Paul Barrett Insurance Services Blog
Medicare Advantage vs. Medicare Supplement Insurance Plans AKA( Medigap)
Medicare, is a multilayered federal health insurance program for people 65 or older or for people under 65 with certain illnesses or disabilities, can be confusing. While Medicare Part A covers inpatient hospital stays, hospice care, skilled nursing facilities and some home health care services, Medicare Part B covers outpatient care, doctors’ services, preventive services and medical supplies. These come standard in every original Medicare plan.
Medicare Advantage, also known as Part C, is an alternative plan that adds extra benefits. Stand-alone prescription medication coverage, called Plan D, allows you to keep your original Medicare plan with the added benefit of covering the costs of your prescription medicines.
However, as you may remember during your experiences with insurance while you were working, there are always other expenses to consider. Many people think Medicare covers all health care expenses, but this is not so. It does not cover some copays and fees.
Here are some examples of costs you may be responsible for when using Medicare for health care needs:
Medicare Advantage Plans are best suited to individuals who are on a limited budget or those who would rather have a smaller premium in lieu of high out-of-pocket costs. Here are five things to consider when choosing a Medicare Advantage plan:
Medicare Supplement Insurance
How it relates to Medicare Parts A & B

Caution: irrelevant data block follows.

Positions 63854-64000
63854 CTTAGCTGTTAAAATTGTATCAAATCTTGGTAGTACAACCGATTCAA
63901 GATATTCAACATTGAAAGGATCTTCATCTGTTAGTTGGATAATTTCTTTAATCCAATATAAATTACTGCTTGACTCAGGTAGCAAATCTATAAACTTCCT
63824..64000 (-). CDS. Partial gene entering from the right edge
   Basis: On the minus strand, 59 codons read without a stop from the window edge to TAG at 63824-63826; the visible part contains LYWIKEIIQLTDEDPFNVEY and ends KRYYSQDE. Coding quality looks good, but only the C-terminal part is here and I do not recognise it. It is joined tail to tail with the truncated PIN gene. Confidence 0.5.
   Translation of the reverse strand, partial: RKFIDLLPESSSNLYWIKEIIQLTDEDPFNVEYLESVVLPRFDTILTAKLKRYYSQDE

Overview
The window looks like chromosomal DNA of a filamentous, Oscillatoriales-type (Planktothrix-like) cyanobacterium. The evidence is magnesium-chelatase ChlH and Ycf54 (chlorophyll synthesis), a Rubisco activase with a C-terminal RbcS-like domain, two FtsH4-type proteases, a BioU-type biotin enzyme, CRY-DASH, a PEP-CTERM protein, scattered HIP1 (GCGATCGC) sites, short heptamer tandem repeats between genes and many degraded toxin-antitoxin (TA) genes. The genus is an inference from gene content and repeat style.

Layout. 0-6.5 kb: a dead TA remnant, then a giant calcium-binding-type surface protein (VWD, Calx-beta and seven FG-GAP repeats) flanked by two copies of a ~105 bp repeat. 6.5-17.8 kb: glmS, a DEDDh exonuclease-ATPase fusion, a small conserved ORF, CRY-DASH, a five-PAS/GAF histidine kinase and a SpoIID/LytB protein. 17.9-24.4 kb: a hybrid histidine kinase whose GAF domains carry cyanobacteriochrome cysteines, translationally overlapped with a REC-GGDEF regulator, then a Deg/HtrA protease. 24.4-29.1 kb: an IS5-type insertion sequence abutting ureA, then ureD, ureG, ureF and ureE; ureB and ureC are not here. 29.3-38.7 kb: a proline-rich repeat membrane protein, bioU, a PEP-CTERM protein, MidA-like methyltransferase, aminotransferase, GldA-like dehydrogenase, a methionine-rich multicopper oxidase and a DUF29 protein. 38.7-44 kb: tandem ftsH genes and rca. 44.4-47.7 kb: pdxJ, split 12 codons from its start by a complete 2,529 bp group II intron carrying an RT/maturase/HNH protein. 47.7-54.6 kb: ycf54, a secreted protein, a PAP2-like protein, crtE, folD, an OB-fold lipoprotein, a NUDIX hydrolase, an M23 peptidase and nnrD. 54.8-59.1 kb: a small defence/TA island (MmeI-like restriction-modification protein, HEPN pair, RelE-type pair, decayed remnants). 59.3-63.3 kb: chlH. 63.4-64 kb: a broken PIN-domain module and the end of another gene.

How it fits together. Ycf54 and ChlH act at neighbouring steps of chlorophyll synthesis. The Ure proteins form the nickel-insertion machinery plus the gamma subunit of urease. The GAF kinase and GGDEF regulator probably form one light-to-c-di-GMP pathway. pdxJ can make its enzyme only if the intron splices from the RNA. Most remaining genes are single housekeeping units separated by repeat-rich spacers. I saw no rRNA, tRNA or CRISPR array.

Private supplemental coverage that pays all or most Part A & B out-of-pocket costs
Private health plan; provides Part A and B benefits in place of original Medicare
Varies greatly by plan and state may also be more depending on health and age.
$0-$100 a month; all enrollees pay the same regardless of age, health history
Low to none (except for premium)
In-network medical deductibles, copays up to $3,400-$7,200 a year, depending on plan
Doctor, hospital choices
Any that participate in Medicare
HMOs: Plan providers only
PPOs: Any provider; out-of-network costs more
When you can buy
First six months after you sign up for Part B and at least 65; you can be turned down or charged extra in most states after this period
When you first enroll in both Medicare A and B; annually thereafter during open enrollment Oct.15-Dec.7
Part D (drug) coverage
Most plans include Part D
Quality info available
No standardized ratings
Medicare.gov has star ratings, with higher stars being the best
Proof of coverage
Little to none; usually automatically sends payment to providers after Medicare’s fulfillment
Some, because you pay deductibles and copays directly to providers
Medicare Supplement Insurance Plans (Medigap)Medicare supplement insurance plans are a different option for additional Medicare coverage. If you plan to keep your original Medicare insurance and pay your Part B premium, consider a Medicare supplement insurance plan instead to cover the “gaps” in traditional Medicare costs. Some plans even pay the Medicare Part A deductible, so it truly matters that you do your research before making a decision.
Five things to consider when choosing a Medicare supplement insurance plan include the following:
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